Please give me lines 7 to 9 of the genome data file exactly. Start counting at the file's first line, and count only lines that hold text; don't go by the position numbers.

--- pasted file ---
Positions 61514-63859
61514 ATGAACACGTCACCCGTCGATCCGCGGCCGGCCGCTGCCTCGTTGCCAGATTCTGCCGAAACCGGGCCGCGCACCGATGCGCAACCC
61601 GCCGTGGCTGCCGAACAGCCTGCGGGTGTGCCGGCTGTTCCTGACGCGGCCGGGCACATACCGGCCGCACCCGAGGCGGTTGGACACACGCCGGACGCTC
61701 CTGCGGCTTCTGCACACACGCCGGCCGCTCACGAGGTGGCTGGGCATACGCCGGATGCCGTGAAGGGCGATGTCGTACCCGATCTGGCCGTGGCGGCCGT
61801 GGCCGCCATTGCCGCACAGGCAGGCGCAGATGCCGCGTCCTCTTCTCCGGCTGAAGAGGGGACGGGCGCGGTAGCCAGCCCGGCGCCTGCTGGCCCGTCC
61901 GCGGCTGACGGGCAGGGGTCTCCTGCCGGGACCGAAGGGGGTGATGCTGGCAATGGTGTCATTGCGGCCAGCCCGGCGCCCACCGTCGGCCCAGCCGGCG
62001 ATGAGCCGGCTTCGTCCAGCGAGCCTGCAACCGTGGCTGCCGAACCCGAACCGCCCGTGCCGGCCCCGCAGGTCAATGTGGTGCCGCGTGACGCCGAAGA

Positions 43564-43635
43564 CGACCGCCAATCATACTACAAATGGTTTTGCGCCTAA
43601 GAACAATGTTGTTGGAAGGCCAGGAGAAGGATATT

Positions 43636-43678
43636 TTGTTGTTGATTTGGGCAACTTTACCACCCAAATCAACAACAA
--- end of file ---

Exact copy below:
62001 ATGAGCCGGCTTCGTCCAGCGAGCCTGCAACCGTGGCTGCCGAACCCGAACCGCCCGTGCCGGCCCCGCAGGTCAATGTGGTGCCGCGTGACGCCGAAGA

Positions 43564-43635
43564 CGACCGCCAATCATACTACAAATGGTTTTGCGCCTAA